The following is from John Pilger’s book, A Secret Country, published in 1989, pp. 105-107. It tells the story of a married couple, Valentina and Michael Makeev, who immigrated to Australia from Germany at the end of the Second World War. They were sent to work on the Snowy Mountains Scheme, where they encountered terrible living conditions, back breaking work, and cow phobia, but dealt with it all in good spirits, accepted their situation and tried to make the best of it (like befriending a kangaroo they named Richard, who developed a liking of schnitzel and wine.) It is an inspiring story.
Here’s a photo of Valentina and Richard the kangaroo:
And here’s a photo of the Jindabyne Camp in the Snowy Mountains:
In 1949 Michael and Valentina Makeev were ‘DPs’ indentured to work on ‘the Snowy’. Michael’s parents were white Russian who had fled from Germany after the First World War. His wife, Valentina, also a Russian, lived in Yugoslavia but ended up in Germany where she met Michael in a displaced persons’ camp. “We could have applied for America,” said Michael, “but Australia was interesting because we knew nothing about it, except that it had a lot of sheep. For us, coming from war, that sounded so wonderfully uncomplicated!”
I met the Makeevs in the Snowy Mountains, which they never left. At No. 2 Alkoomi Place, Cooma, past beds of sweet-pea flowers and behind frilly curtains, they live surrounded by photographs of their forty-year odyssey as “New Australians”. In one photograph, Valentina, a striking young woman in a finely tailored jacket, skirt and high heels, her hair in the fashionable braided style of the 1940s, poses, beaming, iwth a kangaroo against a landscape of bleached, ragged bushland.
“In the camp in Germany,” said Valentina, “we sat across a table from this Australian official who didn’t say much, only that we’d have to be indentured. We didn’t know what this meant. And he said we’d have to be separated. Michael would have to go to the Snowy and me to a domestic job somewhere. This was terrible! I pleaded against it, but the man said, “Where will you live with him, Madam? There are no houses, just tents.” I thought, “Mister, I’m not being separated from my man. You wait and bloody see!”
Michael: “On the day we arrived in Sydney it was very hot. We were put in a train and sent west to Bathurst migrant camp, where there were sheets of ice on the ground. What sort of crazy country was this? At Bathurst we lived in a camp of round tin huts; we waited; we didn’t know what was happening to us. Then someone came and said the train to the Snowy left in an hour and I’d better be on it.”
Valentina: “We clung to each other. I didn’t mind a bloody tent!”
A tent it was. Pitched on frosty ground on the rim of a valley near the Snowy Scheme camp at Jindabyne, it did not always withstand the wind that scythed down from the mountains. There was no running water, and power was one hurricane lamp. Valentina was alone for weeks at a time while Michael worked in the tunnels and slept at the base camp. She could speak only a few words of English. There was no transport and the weather often enclosed her.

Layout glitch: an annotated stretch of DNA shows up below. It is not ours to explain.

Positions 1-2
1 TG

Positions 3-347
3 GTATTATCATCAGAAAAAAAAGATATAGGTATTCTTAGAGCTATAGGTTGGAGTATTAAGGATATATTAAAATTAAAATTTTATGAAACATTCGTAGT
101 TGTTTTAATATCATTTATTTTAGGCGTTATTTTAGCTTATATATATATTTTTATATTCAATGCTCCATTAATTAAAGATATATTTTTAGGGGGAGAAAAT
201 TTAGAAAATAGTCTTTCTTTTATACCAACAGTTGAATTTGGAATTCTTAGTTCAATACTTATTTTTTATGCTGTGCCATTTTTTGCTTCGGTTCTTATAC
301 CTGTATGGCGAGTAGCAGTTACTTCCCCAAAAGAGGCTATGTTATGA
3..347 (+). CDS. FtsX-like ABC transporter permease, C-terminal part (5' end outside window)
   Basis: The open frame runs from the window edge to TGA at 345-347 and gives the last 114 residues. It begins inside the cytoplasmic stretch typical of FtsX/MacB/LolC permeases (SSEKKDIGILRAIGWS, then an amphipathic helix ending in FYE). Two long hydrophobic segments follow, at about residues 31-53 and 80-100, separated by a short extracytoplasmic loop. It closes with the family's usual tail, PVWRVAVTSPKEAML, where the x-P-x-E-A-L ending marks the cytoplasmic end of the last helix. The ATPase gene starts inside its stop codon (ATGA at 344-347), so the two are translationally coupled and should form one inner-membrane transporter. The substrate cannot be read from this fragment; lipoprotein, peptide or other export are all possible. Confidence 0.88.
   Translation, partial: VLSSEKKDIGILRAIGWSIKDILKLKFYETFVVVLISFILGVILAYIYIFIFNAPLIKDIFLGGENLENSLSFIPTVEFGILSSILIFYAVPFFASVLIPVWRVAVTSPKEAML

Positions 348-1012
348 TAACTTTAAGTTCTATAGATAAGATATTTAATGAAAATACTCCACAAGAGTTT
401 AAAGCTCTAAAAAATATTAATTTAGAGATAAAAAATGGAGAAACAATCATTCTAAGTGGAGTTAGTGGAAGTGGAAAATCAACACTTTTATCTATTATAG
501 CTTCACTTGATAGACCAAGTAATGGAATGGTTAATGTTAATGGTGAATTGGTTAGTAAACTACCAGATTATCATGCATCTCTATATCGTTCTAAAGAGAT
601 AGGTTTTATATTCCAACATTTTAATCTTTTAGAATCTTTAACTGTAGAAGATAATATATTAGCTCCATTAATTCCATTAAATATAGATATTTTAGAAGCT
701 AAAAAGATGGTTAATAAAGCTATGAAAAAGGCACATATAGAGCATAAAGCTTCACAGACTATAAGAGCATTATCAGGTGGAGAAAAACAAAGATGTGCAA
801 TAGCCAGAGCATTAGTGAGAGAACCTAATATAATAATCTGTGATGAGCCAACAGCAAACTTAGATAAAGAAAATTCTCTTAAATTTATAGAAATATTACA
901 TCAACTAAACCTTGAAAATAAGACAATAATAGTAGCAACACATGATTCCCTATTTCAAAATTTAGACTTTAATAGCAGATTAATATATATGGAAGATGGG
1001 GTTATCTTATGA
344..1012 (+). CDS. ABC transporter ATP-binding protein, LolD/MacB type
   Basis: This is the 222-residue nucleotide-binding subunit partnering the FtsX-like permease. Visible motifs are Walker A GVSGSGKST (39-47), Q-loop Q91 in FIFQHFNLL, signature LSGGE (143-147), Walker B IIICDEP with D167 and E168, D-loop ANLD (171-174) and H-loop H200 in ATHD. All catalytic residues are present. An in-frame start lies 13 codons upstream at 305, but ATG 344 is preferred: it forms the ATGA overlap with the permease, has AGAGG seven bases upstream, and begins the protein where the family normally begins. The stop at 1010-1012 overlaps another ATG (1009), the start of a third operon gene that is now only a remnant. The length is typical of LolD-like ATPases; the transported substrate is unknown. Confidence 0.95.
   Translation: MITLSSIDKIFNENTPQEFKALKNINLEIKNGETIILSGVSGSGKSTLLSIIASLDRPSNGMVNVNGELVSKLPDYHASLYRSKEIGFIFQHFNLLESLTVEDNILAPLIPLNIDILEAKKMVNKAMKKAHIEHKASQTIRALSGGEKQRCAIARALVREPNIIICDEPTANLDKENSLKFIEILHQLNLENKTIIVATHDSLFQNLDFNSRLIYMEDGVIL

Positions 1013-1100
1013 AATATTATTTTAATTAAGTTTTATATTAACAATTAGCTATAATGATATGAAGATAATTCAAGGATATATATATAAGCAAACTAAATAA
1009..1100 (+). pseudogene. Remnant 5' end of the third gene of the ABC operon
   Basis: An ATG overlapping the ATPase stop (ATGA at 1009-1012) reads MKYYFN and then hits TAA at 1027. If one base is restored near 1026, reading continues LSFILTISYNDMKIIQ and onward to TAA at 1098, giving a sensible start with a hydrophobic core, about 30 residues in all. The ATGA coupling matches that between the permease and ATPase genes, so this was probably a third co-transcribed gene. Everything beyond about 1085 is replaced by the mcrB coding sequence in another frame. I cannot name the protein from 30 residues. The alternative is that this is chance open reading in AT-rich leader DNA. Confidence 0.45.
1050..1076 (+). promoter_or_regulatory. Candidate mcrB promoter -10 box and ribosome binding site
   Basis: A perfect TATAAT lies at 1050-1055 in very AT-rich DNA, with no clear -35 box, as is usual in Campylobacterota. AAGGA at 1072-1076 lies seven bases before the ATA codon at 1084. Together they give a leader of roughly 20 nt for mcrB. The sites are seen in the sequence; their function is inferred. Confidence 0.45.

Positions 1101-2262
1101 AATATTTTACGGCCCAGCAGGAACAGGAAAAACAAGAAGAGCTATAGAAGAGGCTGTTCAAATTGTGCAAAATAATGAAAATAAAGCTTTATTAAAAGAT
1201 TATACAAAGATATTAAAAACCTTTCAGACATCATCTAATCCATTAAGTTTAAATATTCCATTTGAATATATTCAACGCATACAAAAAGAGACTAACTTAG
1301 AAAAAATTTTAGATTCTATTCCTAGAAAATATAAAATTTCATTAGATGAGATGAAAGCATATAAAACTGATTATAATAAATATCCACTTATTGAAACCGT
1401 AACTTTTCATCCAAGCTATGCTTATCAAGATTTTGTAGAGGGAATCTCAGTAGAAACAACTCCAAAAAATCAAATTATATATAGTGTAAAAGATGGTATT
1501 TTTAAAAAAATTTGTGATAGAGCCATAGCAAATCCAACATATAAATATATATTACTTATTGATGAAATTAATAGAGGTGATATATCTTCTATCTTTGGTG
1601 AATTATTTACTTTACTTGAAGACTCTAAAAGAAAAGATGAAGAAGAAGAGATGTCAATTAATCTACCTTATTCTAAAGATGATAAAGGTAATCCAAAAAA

“I didn’t sit like a stupid woman,” she said. “I was a dressmaker, so I went out and found sewing and I did it under a hurricane lamp; I guessed a lot where the stitches went. I was lonely, yes, but it was my life, my decision… I had one BIG complaint, though…”
Michael: “My God, here it comes.”
Valentina: “COWS! I am afraid of cows. I think I have cow phobia. I have nightmares about cows. Once upon a time a cow chased me in Yugoslavia and I can’t forget it. So you just imagine what it was like: every time I left the tent to get food, this cow would come up and stare at me, and I’d be terrified. I even learned to say, “Get lost, mate”, or something Australian like that to the cow… but no good… So I bought a cow.”
“You were afraid of cows so you bought a cow?”
“Yes. When you have one of these big fears, you should confront it; and it was better for me to be frightened of my own cow, than by somebody else’s cow. Anyway, we needed the milk.”
The Makeevs progressed to a shack and put in a wood stove. The shack was next to a river where they bathed and washed their clothes, even in winter when it snowed. Still terrified of her own cow tethered outside, Valentina shared the shack with a kangaroo. “Someone shot his mum,” she said. “His name was Richard and he sat between me and Michael and had everything we ate. He loved boiled eggs. He loved wine. We tried to drink a lot of wine, and so did Richard. He also had a schnitzel once.”
“Did he like it?”
Michael shared a cabin on the site with two other men he seldom saw and who spoke languages he did not know. They would nod in the shadows at a change of shift, using the LINGUA FRANCA of “Howyagoinorite?” Each man worked a different eight-hour shift, so that work never ceased, except when a man was killed, usually crushed by a rockfall or machinery. Then all shifts would go into Cooma and drink through the day and night. “It was a ritual,” said Michael. “The only time we ever go to know one another was when there was a death. It was like war.”
Valentina: “We have never resented those bonded years. We wanted to forget Europe and be left alone. And Australia is where people leave you alone. No one ever called me a “reffo”.”